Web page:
Anticipating reader apprehension and identifying bottlenecks in the development of your narrative is crucial to any written exchange. You may choose to ignore the reader completely and surpass their capabilities for comprehension by creating something that is completely esoteric, then place it inside Pandora's box and then conveniently lose the key. Perhaps you don't even know what you were trying to say. This is the useless case as well as the worst case scenario; propagation presupposes an exchange. Possibly a presuppositionalist, you are whatever “they” need you to be. Knowledge presupposes supposition, The Art of Rhetoric by Isocrates or the plays of the Attic tragedians, whose titles should tempt your imagination, are subjective in speculating as to their contents. Now we can only wonder. Like Ludwig Wittgenstein's beetle in a box, your beetle looks more like Schrödinger's cat. Alternatively, you could maximize comprehension and potential valuation. Rubrics like the PEC method categorically arrange the evaluator into a repeatable pattern of Mutually Assured Instruction (MAI)[1].

Popular amount evaluators, the PEC method for evaluation is as follows...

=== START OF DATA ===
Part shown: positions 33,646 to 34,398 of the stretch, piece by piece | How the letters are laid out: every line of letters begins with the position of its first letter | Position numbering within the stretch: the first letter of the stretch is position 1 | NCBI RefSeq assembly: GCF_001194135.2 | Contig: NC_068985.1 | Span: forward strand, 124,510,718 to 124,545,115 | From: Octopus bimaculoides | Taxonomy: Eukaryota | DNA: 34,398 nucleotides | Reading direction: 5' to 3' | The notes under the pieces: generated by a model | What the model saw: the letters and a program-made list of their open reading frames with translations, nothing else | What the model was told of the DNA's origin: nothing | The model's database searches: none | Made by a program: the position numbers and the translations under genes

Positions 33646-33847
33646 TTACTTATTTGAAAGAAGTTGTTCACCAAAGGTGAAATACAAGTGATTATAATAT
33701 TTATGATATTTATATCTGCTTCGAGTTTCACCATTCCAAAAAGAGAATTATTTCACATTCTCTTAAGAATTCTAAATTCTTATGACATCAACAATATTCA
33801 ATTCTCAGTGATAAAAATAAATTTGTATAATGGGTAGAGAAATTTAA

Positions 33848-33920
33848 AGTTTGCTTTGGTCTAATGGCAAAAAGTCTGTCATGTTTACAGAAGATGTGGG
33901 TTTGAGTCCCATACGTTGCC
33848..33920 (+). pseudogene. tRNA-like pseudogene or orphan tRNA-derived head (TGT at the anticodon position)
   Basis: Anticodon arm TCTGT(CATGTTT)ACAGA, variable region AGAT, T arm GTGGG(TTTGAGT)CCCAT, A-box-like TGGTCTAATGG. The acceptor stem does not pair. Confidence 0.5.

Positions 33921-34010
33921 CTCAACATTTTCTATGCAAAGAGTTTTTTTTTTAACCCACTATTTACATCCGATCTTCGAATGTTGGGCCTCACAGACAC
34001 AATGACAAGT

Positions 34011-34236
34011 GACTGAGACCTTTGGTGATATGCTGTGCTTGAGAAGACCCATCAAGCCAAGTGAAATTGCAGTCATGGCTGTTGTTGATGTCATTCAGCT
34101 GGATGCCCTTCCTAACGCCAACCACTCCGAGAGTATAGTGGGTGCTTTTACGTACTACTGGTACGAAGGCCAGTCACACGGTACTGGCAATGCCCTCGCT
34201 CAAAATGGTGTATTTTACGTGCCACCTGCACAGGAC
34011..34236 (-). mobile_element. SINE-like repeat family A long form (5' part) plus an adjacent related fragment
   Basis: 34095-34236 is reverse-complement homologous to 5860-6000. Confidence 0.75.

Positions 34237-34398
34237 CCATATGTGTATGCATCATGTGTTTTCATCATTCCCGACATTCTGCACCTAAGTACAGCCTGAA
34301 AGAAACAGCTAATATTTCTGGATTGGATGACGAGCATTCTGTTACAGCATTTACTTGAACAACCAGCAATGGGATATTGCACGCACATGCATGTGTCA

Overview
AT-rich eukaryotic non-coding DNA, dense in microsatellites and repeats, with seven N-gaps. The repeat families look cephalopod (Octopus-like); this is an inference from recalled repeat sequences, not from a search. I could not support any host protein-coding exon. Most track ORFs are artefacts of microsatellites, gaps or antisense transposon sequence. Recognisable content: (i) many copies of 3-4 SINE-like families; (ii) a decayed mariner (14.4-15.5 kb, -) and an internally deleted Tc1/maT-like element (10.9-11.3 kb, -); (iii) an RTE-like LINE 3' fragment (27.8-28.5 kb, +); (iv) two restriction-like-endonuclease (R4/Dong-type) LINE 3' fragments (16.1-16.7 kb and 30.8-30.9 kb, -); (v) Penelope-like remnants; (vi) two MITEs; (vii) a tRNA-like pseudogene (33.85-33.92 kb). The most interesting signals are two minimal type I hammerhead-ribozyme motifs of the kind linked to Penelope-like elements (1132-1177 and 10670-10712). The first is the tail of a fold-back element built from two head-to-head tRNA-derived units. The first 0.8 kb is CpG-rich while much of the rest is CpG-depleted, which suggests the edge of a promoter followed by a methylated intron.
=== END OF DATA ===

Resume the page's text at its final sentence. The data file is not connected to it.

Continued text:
1. Make your Point.
  2. Explain how and why the point is relevant.
  3. Discuss the Consequences/implications of the theory or study. Are they positive or negative?

For Example

(Point) It is argued that psychoanalytic therapy is only of benefit to an articulate, intelligent, affluent minority.

(Explain) Because psychoanalytic therapy involves talking and gaining insight, and is costly and time-consuming, it is argued that it is only of benefit to an articulate, intelligent, affluent minority. Evidence suggests psychoanalytic therapy works best if the client is motivated and has a positive attitude.

(Consequences) A depressed client’s apathy, flat emotional state and lack of motivation limit the appropriateness of psychoanalytic therapy for depression. Furthermore, the levels of dependency of depressed clients mean that transference is more likely to develop.

For me, the tradeoff between peer or public valuation versus educational edification is a no-brainer. I always side with the pursuit of my passion. Optimistically intuitive, my personal relationship with knowledge is intimate at best and neglected at worst. This may change, due to an unlimited amount of possible outcomes, the need for blind spots should be included in an updated and revised version of the social contract.

More on this whenever you want to hear about it.


  1. Because who doesn't want to see another Useless Acronym (UA). ↩︎